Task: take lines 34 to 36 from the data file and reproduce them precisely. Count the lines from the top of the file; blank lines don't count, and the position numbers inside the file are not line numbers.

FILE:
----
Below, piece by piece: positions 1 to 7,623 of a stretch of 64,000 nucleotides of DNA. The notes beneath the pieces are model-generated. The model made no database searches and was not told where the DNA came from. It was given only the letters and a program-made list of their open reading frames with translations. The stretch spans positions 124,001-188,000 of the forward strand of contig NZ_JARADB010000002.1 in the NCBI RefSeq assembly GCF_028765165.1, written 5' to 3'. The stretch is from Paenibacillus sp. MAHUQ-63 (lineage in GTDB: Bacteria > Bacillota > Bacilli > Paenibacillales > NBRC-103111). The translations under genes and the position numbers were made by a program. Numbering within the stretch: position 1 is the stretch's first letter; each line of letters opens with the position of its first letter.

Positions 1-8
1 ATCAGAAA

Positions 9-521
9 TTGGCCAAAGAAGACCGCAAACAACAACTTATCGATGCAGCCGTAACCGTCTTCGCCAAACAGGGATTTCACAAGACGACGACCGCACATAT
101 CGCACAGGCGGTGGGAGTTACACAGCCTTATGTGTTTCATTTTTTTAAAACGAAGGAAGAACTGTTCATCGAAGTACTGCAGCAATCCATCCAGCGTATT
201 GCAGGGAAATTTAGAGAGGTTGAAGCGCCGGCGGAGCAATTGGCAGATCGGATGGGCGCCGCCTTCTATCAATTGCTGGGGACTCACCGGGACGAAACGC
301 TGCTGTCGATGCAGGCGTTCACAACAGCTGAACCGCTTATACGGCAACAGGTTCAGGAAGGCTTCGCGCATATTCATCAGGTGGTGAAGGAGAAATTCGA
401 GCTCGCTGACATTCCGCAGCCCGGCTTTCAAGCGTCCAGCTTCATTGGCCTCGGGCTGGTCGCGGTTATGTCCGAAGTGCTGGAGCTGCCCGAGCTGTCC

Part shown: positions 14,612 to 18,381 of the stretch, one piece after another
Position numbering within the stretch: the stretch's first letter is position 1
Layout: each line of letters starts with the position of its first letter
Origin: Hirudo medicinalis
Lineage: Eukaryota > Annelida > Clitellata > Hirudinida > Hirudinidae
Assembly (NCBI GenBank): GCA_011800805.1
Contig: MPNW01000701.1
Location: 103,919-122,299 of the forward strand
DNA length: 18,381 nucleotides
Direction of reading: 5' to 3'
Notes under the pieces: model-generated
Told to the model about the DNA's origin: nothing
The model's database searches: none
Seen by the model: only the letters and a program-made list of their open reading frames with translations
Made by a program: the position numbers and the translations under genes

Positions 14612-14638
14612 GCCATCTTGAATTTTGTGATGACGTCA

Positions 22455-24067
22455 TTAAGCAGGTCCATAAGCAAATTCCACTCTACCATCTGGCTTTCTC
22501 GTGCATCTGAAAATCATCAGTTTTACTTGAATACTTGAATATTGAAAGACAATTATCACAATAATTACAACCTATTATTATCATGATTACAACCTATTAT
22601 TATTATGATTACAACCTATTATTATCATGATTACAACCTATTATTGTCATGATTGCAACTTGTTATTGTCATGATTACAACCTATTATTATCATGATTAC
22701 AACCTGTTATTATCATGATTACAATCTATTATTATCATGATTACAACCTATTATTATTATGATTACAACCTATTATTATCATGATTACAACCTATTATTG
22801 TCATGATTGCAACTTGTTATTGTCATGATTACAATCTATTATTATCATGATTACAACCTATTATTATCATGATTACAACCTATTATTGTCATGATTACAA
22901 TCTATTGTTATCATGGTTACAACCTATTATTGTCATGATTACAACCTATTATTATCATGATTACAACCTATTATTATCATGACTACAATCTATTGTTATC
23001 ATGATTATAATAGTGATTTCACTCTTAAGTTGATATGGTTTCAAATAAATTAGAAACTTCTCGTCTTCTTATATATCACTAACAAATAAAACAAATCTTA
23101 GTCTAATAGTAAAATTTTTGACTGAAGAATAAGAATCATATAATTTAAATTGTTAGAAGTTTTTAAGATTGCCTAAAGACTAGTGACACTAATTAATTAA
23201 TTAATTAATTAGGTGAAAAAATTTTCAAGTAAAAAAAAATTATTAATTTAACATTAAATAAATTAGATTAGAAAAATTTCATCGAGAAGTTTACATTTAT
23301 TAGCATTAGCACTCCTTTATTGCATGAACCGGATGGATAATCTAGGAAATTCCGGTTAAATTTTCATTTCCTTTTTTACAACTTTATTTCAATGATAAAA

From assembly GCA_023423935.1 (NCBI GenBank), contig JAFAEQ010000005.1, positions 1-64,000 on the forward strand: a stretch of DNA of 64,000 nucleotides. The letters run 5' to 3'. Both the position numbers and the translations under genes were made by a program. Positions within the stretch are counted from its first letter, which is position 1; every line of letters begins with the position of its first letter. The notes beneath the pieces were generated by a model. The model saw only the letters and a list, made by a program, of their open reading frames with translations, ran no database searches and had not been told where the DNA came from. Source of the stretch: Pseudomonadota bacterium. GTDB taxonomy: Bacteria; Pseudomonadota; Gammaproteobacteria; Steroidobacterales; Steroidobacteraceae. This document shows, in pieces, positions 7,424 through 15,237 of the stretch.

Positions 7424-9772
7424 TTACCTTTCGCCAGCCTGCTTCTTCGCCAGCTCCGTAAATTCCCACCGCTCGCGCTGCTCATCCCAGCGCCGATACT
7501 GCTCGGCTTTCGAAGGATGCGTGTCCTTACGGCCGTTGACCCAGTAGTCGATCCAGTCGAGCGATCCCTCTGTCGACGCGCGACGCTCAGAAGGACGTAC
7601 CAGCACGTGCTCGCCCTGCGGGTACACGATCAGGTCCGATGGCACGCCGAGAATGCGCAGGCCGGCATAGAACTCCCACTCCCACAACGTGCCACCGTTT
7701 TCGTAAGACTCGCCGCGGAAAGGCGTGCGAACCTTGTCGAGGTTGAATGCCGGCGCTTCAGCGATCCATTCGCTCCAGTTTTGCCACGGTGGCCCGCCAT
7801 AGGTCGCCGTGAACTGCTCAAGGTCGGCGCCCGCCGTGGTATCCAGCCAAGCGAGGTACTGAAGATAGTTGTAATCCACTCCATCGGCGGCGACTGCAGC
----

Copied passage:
23001 ATGATTATAATAGTGATTTCACTCTTAAGTTGATATGGTTTCAAATAAATTAGAAACTTCTCGTCTTCTTATATATCACTAACAAATAAAACAAATCTTA
23101 GTCTAATAGTAAAATTTTTGACTGAAGAATAAGAATCATATAATTTAAATTGTTAGAAGTTTTTAAGATTGCCTAAAGACTAGTGACACTAATTAATTAA
23201 TTAATTAATTAGGTGAAAAAATTTTCAAGTAAAAAAAAATTATTAATTTAACATTAAATAAATTAGATTAGAAAAATTTCATCGAGAAGTTTACATTTAT